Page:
Traditional Mash

In this approach, the dark grains are milled and mashed along with the rest of the grains in the grist. This approach can lead to harsher, more astringent flavors in the finished beer, especially if the water being used is very alkaline, high in bicarbonates, or has a relatively high pH. Using dark grains in a traditional mash exposes the grains to the highest amount of heat for the longest amount of time, and so is most likely to produce a harsher, more astringent character in the finished beer.

Adding at Vorlauf

The vorlauf is the recirculated wort typically drawn at the start of the sparge — usually the first few quarts of runoff for a homebrewer. These first runnings are then recirculated back to the top of the grain bed. Using this approach, the dark grains are not added during the mash, but rather are added at mash-out. The advantage of this method is that it avoids the long hot steep of the mash, and the dark wort from the vorlauf is recirculated through the mash tun again further reducing astringency.


If using an approach of steeping dark grains, the dark grains should be milled separately. It is acceptable to mill the dark grains very finely if desired. A ratio of water to grain of 2 quarts (~2 L) of water to 1 pound (0.45 kg) of grain is a good ratio for steeping. The steeping options to be considered include hot steeping, cold steeping with no boil, and cold steeping with a short boil.

Hot Steeping

Using this method, the dark grains are mixed with 165 °F (74 °C) water and steeped for five minutes. The mixture is then filtered or strained through a coarse filter media. The grain extract can then be added to the wort in the fermenter (not during the wort boil). The grain extract can also be refrigerated for later use if it is not needed for brewing immediately. You can store it for several weeks as long as it is first sanitized within the process, placed in a sanitary container, sealed, and stored cold.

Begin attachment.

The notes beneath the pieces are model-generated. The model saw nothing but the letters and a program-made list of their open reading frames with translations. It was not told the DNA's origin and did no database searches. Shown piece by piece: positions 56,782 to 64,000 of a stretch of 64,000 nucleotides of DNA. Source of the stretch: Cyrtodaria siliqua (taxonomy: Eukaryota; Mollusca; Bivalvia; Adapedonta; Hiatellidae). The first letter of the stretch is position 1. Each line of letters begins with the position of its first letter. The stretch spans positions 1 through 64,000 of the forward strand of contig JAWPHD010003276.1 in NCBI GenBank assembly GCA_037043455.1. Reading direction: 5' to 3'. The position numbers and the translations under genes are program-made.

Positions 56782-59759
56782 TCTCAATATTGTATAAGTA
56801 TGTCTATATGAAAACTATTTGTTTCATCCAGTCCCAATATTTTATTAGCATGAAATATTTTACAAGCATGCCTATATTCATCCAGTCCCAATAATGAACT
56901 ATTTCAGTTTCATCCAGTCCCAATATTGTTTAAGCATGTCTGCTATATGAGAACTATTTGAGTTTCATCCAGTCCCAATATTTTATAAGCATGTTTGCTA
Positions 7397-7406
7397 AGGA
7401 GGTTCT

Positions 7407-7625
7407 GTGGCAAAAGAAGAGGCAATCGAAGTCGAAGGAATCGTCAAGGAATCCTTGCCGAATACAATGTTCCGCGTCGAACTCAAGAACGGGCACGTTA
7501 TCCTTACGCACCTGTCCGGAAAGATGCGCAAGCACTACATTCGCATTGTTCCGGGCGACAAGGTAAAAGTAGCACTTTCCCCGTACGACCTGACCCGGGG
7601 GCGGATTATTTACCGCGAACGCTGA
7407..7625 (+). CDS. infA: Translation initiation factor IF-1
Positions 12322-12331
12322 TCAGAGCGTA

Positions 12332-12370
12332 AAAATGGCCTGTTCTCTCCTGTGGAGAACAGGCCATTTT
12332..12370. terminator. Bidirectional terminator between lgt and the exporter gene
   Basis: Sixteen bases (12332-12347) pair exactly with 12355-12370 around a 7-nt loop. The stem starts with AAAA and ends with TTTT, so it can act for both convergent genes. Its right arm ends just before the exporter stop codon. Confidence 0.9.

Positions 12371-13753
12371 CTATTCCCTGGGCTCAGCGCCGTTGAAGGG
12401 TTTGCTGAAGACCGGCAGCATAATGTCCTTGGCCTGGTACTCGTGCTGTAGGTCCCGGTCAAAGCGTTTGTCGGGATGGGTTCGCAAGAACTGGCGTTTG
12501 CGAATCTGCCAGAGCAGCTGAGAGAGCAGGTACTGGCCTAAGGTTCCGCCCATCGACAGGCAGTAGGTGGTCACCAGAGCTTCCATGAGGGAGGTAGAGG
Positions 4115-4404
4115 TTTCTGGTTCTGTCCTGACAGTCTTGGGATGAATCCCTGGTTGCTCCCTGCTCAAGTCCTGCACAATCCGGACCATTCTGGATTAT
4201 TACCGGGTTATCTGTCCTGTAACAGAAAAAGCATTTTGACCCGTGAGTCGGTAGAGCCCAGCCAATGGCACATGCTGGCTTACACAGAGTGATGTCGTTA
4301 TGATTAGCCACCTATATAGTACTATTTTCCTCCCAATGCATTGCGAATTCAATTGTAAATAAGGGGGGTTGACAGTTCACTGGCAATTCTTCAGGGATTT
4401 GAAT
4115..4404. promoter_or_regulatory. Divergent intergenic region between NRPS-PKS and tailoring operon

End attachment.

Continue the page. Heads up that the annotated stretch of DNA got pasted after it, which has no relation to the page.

Cold Steeping with No Boil

Using this method, the dark grains are mixed with cold water and allowed to sit at room temperature for a full day. The grain extract can then be added to the wort in the fermenter (not during the wort boil) or refrigerated for later use if is not needed immediately.

Cold Steeping with a Short Boil

Using this method, the dark grains are mixed with cold water and allowed to sit at room temperature for a full day. The grain extract is then added to the brew kettle during the final 5-10 minutes of the boil.

The Bottom Line

According to the information in Brewing Better Beer, tasting results from experiments conducted by the Briess Malting Company indicated that black malt tasted best using the cold steep method, while roasted barley tasted best using either the hot steep or cold steep with a short boil method.

Steeping the grains and avoiding most of the longer, high temperature exposure results in less astringency, less harshness and less acidity. The only downside is that is adds another step in the brewing process.

2) Mosher, Randy, The Brewer’s Companion, Adelphenalia Publications, 1995
3) Goldhammer, Ted, The Brewer’s Handbook, KVP Publishers, 1999
4) Strong, Gordon, Brewing Better Beer, Brewers Publications, 2011

Table 1: Effect of Kilning Temperature and Time on Formation of Color


Issue: October 2014